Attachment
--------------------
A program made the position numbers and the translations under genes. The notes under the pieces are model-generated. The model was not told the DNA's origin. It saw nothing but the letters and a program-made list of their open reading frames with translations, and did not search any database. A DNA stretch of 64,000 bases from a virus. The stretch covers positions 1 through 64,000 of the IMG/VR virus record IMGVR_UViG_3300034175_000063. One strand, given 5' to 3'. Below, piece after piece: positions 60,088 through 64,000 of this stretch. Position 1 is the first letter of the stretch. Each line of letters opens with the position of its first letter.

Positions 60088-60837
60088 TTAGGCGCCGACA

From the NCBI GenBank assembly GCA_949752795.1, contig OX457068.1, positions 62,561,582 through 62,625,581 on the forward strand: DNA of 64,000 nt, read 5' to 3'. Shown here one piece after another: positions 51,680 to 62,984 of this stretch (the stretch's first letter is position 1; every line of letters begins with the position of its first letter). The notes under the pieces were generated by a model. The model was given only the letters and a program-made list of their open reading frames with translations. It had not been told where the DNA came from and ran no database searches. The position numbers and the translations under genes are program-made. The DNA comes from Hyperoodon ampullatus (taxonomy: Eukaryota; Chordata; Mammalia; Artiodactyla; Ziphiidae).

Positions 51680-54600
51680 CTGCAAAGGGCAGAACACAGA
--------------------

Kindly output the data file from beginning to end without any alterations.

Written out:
A program made the position numbers and the translations under genes. The notes under the pieces are model-generated. The model was not told the DNA's origin. It saw nothing but the letters and a program-made list of their open reading frames with translations, and did not search any database. A DNA stretch of 64,000 bases from a virus. The stretch covers positions 1 through 64,000 of the IMG/VR virus record IMGVR_UViG_3300034175_000063. One strand, given 5' to 3'. Below, piece after piece: positions 60,088 through 64,000 of this stretch. Position 1 is the first letter of the stretch. Each line of letters opens with the position of its first letter.

Positions 60088-60837
60088 TTAGGCGCCGACA

From the NCBI GenBank assembly GCA_949752795.1, contig OX457068.1, positions 62,561,582 through 62,625,581 on the forward strand: DNA of 64,000 nt, read 5' to 3'. Shown here one piece after another: positions 51,680 to 62,984 of this stretch (the stretch's first letter is position 1; every line of letters begins with the position of its first letter). The notes under the pieces were generated by a model. The model was given only the letters and a program-made list of their open reading frames with translations. It had not been told where the DNA came from and ran no database searches. The position numbers and the translations under genes are program-made. The DNA comes from Hyperoodon ampullatus (taxonomy: Eukaryota; Chordata; Mammalia; Artiodactyla; Ziphiidae).

Positions 51680-54600
51680 CTGCAAAGGGCAGAACACAGA